2. Taxonomy of Lecture Note-Taking Skills and Subskills

    ERIC Educational Resources Information Center

    Al-Musalli, Alaa M.

    2015-01-01

    Note taking (NT) in lectures is as active a skill as listening, which stimulates it, and as challenging as writing, which is the end product. Literature on lecture NT misses an integration of the processes involved in listening with those in NT. In this article, a taxonomy is proposed of lecture NT skills and subskills based on a similar list…

  3. Lecture on Female Masturbation Harassed Him, Male Student Says.

    ERIC Educational Resources Information Center

    Wilson, Robin

    1995-01-01

    A male student in a California State University-Sacramento psychology lecture on female masturbation has filed a sexual harassment complaint, claiming the lecture violated institutional policy by creating an intimidating, hostile, and offensive learning environment. He felt the lecture was inappropriately graphic and political in intent. (MSE)

  4. University Lecturer Publication Output: Qualifications, Time and Confidence Count

    ERIC Educational Resources Information Center

    Hemmings, Brian; Kay, Russell

    2010-01-01

    An investigation of factors which differentiate between university lecturers in relation to publication output is reported. The study drew on data from lecturers working full-time at two large Australian universities. Measures of research publication output were used to select two groups of lecturers (N[subscript 1] = 119; N[subscript 2] = 119);…

  5. Mathematics Lectures as Narratives: Insights from Network Graph Methodology

    ERIC Educational Resources Information Center

    Weinberg, Aaron; Wiesner, Emilie; Fukawa-Connelly, Tim

    2016-01-01

    Although lecture is the traditional method of university mathematics instruction, there has been little empirical research that describes the general structure of lectures. In this paper, we adapt ideas from narrative analysis and apply them to an upper-level mathematics lecture. We develop a framework that enables us to conceptualize the lecture…

  6. 45 CFR 73.735-706 - Teaching, lecturing, and speechmaking.

    Code of Federal Regulations, 2013 CFR

    2013-10-01

    ... 45 Public Welfare 1 2013-10-01 2013-10-01 false Teaching, lecturing, and speechmaking. 73.735-706... OF CONDUCT Outside Activities § 73.735-706 Teaching, lecturing, and speechmaking. (a) Employees are encouraged to engage in teaching and lecturing activities which are not part of their official duties...

  7. 45 CFR 73.735-706 - Teaching, lecturing, and speechmaking.

    Code of Federal Regulations, 2014 CFR

    2014-10-01

    ... 45 Public Welfare 1 2014-10-01 2014-10-01 false Teaching, lecturing, and speechmaking. 73.735-706... OF CONDUCT Outside Activities § 73.735-706 Teaching, lecturing, and speechmaking. (a) Employees are encouraged to engage in teaching and lecturing activities which are not part of their official duties...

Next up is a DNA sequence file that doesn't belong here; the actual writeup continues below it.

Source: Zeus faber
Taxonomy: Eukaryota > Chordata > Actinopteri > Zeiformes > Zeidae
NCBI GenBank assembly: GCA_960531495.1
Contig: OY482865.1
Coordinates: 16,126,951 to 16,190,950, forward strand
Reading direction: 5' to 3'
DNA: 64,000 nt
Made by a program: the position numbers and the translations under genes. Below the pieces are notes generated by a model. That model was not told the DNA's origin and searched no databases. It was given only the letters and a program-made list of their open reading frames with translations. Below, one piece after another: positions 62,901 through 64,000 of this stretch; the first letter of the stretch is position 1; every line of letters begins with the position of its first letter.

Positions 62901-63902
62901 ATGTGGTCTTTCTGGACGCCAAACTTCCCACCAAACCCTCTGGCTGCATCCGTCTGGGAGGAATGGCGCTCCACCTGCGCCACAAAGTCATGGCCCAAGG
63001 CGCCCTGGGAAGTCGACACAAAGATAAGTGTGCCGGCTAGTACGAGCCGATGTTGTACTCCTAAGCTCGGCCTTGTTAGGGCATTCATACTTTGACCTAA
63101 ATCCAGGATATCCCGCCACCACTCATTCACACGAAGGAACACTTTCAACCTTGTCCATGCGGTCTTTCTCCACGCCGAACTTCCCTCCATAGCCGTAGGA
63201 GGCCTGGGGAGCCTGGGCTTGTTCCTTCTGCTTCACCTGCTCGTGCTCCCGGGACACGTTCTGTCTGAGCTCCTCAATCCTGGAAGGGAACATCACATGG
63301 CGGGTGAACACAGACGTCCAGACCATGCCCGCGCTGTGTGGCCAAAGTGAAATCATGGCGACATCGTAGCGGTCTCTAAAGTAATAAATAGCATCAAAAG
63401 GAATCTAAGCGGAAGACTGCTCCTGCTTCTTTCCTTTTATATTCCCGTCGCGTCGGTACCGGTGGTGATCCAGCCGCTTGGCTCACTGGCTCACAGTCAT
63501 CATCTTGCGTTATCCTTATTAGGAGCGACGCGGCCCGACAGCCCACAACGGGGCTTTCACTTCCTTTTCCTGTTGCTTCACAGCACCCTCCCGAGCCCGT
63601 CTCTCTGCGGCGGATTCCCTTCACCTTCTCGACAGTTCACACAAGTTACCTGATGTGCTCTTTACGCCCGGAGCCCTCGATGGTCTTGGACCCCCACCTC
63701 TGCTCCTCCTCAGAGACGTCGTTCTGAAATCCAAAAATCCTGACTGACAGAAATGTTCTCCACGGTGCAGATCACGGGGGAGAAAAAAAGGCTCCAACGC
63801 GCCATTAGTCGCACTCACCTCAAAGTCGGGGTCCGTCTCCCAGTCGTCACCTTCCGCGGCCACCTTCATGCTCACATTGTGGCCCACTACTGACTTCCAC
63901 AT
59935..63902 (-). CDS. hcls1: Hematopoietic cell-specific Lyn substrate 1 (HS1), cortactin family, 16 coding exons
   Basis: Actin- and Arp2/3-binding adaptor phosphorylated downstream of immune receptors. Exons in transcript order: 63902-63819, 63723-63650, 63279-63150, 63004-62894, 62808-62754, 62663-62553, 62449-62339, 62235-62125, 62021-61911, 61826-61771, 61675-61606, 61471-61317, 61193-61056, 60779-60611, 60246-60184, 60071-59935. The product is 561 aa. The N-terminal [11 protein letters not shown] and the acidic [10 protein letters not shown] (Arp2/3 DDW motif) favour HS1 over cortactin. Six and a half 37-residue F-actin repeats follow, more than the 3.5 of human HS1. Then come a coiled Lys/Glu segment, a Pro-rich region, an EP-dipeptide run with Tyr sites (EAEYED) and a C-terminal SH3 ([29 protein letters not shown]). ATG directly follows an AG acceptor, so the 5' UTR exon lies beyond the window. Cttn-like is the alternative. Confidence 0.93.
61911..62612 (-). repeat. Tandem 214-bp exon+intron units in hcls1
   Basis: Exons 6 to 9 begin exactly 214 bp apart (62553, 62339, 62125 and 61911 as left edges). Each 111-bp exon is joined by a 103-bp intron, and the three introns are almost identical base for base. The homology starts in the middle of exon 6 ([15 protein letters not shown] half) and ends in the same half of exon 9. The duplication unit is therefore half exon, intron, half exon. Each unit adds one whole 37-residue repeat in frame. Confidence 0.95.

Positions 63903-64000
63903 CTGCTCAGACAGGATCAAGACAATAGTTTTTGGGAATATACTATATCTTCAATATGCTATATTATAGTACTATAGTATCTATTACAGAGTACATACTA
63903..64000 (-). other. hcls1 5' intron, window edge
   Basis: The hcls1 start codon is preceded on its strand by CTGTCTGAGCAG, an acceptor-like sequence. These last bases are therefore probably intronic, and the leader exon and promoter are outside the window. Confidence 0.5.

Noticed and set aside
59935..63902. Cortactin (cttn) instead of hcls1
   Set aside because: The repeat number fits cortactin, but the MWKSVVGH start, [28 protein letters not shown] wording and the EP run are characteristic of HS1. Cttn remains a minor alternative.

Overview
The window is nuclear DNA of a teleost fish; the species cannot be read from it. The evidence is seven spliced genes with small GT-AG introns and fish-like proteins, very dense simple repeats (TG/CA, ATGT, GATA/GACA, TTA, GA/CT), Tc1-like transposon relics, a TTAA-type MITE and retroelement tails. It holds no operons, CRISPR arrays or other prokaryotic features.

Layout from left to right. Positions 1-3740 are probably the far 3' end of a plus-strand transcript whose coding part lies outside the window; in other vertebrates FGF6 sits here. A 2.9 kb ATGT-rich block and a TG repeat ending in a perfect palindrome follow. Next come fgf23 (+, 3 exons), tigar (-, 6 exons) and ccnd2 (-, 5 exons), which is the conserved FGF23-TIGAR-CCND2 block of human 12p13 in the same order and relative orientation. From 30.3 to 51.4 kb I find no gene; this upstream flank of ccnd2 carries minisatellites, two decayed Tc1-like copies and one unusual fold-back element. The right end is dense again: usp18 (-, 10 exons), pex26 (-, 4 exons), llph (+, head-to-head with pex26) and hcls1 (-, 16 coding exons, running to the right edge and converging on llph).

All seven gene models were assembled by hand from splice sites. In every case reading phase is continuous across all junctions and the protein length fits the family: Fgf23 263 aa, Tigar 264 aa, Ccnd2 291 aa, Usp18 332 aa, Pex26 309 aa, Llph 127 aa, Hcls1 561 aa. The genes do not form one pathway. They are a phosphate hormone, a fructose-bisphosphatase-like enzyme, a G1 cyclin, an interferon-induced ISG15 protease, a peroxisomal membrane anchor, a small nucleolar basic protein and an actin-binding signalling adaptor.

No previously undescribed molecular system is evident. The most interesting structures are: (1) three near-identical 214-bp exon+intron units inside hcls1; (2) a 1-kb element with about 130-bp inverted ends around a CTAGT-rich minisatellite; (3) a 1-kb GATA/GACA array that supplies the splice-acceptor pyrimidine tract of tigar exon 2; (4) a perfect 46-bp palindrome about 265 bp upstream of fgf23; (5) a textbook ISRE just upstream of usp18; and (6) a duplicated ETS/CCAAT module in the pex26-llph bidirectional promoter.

8. 45 CFR 73.735-706 - Teaching, lecturing, and speechmaking.

    Code of Federal Regulations, 2012 CFR

    2012-10-01

    ... 45 Public Welfare 1 2012-10-01 2012-10-01 false Teaching, lecturing, and speechmaking. 73.735-706... OF CONDUCT Outside Activities § 73.735-706 Teaching, lecturing, and speechmaking. (a) Employees are encouraged to engage in teaching and lecturing activities which are not part of their official duties...

  9. 45 CFR 73.735-706 - Teaching, lecturing, and speechmaking.

    Code of Federal Regulations, 2010 CFR

    2010-10-01

    ... 45 Public Welfare 1 2010-10-01 2010-10-01 false Teaching, lecturing, and speechmaking. 73.735-706... OF CONDUCT Outside Activities § 73.735-706 Teaching, lecturing, and speechmaking. (a) Employees are encouraged to engage in teaching and lecturing activities which are not part of their official duties...

  10. 45 CFR 73.735-706 - Teaching, lecturing, and speechmaking.

    Code of Federal Regulations, 2011 CFR

    2011-10-01

    ... 45 Public Welfare 1 2011-10-01 2011-10-01 false Teaching, lecturing, and speechmaking. 73.735-706... OF CONDUCT Outside Activities § 73.735-706 Teaching, lecturing, and speechmaking. (a) Employees are encouraged to engage in teaching and lecturing activities which are not part of their official duties...

  11. Annual Advances in Cancer Prevention Lecture | Division of Cancer Prevention

    Cancer.gov

    2015 Keynote Lecture HPV Vaccination: Preventing More with Less A special keynote lecture became part of the NCI summer Curriculum in Cancer Prevention in 2000. This lecture will be held on Thursday, July 23, 2015 at 3:00pm at Masur Auditorium, Building 10, NIH Main Campus, Bethesda, MD. This year’s keynote speaker is Dr. Douglas Lowy, NCI Acting Director. |

  12. Goals and Design of Public Physics Lectures: Perspectives of High-School Students, Physics Teachers and Lecturers

    ERIC Educational Resources Information Center

    Kapon, S.; Ganiel, U.; Eylon, B.

    2009-01-01

    Many large scientific projects and scientific centres incorporate some kind of outreach programme. Almost all of these outreach programmes include public scientific lectures delivered by practising scientists. In this article, we examine such lectures from the perspectives of: (i) lecturers (7) who are practising scientists acknowledged to be good…

  13. BOOK REVIEW: Feynman Lectures on Gravitation

    NASA Astrophysics Data System (ADS)

    Feynman, Richard P.; Morinigo, Fernando B.; Wagner, William G.

    2003-05-01